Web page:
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Note that in these expressions A represents the total amount of mixture A and B represents the total amount of mixture B.Because these expressions both represent the total amount of bleach, we can set them equal to each other. The ratio of A to B can be solved as follows: .2A .05B = .1(A B) .2A .05B = .1A .1B .1A = .05B A/B = .05 / .1 A/B = 1 / 2 Now try answering the following question below to see how you do with mixture problems on your own: Two brands of detergent are to be combined.Although there are multiple types of mixture problems in algebra, they all follow the same basic solving process.
In each of the following practice problems, we will use the four steps listed above as a guide to help us solve the problem.
Suppose you have a jug of 120 ounces of juice that is 20% pure apple juice and the rest is water.
Both sides of your equation will represent the amount of bleach in the combined mixture.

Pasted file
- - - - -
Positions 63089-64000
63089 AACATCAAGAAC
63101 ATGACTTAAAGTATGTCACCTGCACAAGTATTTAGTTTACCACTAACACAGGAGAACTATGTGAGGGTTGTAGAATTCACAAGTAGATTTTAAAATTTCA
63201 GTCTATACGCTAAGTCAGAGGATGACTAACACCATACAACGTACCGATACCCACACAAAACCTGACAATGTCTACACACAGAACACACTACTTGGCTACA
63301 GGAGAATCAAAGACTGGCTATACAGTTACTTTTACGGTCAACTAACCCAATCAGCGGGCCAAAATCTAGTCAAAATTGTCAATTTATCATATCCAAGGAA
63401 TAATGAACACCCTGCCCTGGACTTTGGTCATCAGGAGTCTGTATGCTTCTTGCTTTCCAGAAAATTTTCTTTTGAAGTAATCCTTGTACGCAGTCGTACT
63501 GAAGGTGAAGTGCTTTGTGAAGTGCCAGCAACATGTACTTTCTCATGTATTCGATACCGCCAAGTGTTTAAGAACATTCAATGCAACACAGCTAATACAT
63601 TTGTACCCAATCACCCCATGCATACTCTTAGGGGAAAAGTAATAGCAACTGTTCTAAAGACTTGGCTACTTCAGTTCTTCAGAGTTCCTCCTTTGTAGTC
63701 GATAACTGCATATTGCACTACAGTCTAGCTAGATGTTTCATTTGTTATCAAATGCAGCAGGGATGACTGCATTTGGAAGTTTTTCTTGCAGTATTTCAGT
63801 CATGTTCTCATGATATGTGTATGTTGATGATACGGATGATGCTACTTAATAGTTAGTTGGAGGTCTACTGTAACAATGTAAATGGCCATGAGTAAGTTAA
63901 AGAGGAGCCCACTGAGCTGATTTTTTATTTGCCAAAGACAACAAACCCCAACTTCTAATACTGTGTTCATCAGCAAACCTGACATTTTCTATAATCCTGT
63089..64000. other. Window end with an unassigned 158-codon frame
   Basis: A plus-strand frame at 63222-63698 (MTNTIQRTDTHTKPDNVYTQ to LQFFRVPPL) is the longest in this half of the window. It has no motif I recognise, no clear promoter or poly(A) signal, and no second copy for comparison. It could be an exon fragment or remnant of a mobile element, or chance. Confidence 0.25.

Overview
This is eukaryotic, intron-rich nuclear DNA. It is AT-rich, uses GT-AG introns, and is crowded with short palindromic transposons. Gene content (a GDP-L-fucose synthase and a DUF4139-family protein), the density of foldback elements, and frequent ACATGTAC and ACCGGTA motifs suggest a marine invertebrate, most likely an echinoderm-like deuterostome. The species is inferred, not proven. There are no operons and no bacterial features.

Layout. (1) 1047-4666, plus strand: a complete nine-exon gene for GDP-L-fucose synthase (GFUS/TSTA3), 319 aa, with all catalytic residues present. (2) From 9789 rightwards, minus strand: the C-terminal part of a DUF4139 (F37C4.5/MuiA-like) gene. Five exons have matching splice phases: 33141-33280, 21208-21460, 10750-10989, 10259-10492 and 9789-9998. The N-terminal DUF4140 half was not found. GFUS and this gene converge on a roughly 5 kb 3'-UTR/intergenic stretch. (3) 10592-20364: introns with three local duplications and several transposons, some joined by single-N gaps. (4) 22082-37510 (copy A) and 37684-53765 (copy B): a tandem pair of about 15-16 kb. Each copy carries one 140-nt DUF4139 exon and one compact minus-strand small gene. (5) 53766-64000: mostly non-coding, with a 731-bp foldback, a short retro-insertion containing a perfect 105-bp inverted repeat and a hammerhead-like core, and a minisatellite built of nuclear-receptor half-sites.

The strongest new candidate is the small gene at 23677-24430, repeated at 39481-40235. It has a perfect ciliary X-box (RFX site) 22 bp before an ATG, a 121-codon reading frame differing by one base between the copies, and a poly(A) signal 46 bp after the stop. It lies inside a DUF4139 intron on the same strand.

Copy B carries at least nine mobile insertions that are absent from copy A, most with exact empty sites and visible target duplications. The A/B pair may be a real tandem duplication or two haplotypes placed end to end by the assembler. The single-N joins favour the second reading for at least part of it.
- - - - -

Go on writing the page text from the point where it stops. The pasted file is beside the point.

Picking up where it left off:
On one side you will represent the amount of bleach in terms of the individual mixtures. On the other side of the equation you will represent the amount of bleach overall, which is .1(A B).
This is a complex question, but there is a straightforward solution. In other words, some amount of a 20% bleach mixture plus some amount of a 45% bleach mixture will balance each other out to a 35% bleach mixture.
We are creating a new mixture from two others, X and Y. Because this involves finding a particular balance between Detergents X and Y, you can use the balance approach to solve.Detergent X contains 20 percent bleach and 80 percent soap, while Detergent Y contains 45 percent bleach and 55 percent soap.If the combined mixture is to be 35 percent bleach, what percent of the final mixture should be Detergent X?First, there are mixture problems that ask you to alter the proportions of a single mixture.These questions could, for example, tell you that you have a 200 liter mixture that is 90% water and 10% bleach and ask how much water you would need to add to make it 5% bleach.2.) Use the information given in the problem to create an equation involving that variable.3.) Use algebra to solve the equation for the variable. We want to look at multiple examples to practice solving mixture problems.Mixture problems show up frequently on the Quantitative section of the GMAT and fall into two basic categories.As each type of mixture question will be approached in fairly different ways, it is important that you know the difference between them.The other type of mixture problem will ask you to combine two mixtures.For example, you could be told that mixture A is 20% bleach and 80% water, while mixture B is 5% bleach and 95% water.